A lot of you may not be familiar with the name Edna Griffin, but we should be, she was a civil rights pioneer in Des Moines, much like Rosa Parks in Alabama, and she has a downtown Des Moines building named after her. Edna became famous in 1948 with her court battle against the Katz Drug Store, which was located in the then known Flynn Building, later renamed the Edna Griffin Building in downtown Des Moines.
On July 7, 1948, Edna Griffin, her daughter Phyllis, and two friends, sat down at a lunch counter at the Katz Drug Store, ordered ice cream and were refused service because of the color of their skin. She then decided that she wouldn’t stand for this type of discrimination and made it her mission to put an end to discrimination in Des Moines. She launched a campaign to force the Katz Drug Store to serve African Americans by picketing every Saturday in front of the establishment, sometimes with friends, sometimes alone.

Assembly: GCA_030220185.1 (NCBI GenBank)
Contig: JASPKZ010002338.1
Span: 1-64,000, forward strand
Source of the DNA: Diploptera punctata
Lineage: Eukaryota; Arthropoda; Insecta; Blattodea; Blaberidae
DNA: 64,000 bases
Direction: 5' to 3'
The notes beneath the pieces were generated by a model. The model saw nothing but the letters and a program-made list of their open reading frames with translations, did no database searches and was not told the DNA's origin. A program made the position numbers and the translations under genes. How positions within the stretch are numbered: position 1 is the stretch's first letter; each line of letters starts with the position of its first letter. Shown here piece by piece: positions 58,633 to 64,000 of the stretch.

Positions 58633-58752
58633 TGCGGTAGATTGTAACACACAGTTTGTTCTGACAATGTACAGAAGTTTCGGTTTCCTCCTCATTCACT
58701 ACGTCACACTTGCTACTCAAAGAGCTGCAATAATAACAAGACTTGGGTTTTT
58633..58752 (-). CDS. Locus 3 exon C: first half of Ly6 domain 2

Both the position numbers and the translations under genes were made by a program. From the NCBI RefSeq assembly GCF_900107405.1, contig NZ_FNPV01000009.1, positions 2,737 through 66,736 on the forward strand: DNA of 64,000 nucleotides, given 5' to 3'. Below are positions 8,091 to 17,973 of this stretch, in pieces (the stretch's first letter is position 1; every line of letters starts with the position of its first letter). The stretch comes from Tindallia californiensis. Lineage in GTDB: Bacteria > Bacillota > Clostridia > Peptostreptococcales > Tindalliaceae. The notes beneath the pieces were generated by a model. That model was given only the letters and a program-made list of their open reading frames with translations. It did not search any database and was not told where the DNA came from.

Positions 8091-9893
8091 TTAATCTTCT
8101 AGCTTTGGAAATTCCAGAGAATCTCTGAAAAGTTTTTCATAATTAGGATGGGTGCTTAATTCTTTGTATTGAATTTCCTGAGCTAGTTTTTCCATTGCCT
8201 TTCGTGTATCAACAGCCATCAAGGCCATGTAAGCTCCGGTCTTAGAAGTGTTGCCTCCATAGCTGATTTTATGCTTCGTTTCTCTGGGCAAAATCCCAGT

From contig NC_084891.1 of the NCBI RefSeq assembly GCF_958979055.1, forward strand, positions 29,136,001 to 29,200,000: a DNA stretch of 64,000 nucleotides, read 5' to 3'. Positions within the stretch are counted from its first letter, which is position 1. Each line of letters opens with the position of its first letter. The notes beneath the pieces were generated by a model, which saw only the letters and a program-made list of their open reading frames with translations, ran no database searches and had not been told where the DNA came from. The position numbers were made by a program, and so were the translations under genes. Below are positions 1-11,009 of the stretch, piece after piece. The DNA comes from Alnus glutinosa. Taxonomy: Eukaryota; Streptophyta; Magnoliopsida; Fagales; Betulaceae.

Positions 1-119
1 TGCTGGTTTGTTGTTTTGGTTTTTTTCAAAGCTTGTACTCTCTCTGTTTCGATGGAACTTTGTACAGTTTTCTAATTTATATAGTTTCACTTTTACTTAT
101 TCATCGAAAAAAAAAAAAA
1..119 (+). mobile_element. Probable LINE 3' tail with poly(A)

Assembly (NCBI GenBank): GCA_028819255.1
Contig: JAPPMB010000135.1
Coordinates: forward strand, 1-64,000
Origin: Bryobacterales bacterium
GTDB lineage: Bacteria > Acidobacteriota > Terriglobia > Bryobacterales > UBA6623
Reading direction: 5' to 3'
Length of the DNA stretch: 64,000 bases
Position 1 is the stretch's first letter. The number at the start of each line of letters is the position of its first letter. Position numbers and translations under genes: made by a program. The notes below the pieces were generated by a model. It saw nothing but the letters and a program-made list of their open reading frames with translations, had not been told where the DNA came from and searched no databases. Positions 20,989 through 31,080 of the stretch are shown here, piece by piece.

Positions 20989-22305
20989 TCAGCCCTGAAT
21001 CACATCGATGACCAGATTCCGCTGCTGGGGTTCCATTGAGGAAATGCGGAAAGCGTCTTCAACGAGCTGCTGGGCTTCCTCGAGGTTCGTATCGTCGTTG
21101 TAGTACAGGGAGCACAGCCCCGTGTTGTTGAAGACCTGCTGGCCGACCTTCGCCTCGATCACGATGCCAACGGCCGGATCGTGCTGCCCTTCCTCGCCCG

The Polk County Attorney’s Office eventually prosecuted the store manager under Iowa’s only civil rights law, a criminal statute prohibiting discrimination in public accommodations. The store manager was found guilty by a jury and fined $50. Soon after, restaurants in Des Moines finally began serving African Americans. What was unique about this, was that it was almost twelve years before similar sit-ins at the lunch counters began around the country.
In 1998, on the 50th anniversary of her successful desegregation efforts, the Flynn Building, which once housed Katz Drug Store, was renamed the Edna Griffin Building. The same year, Des Moines Mayor Preston Daniels declared May 15 as Edna Griffin Day. Later, in 2004, a pedestrian bridge in downtown Des Moines was named after her.By Larry Bradshaw
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Posted under Living Downtown | Last modified on November 5th, 2008.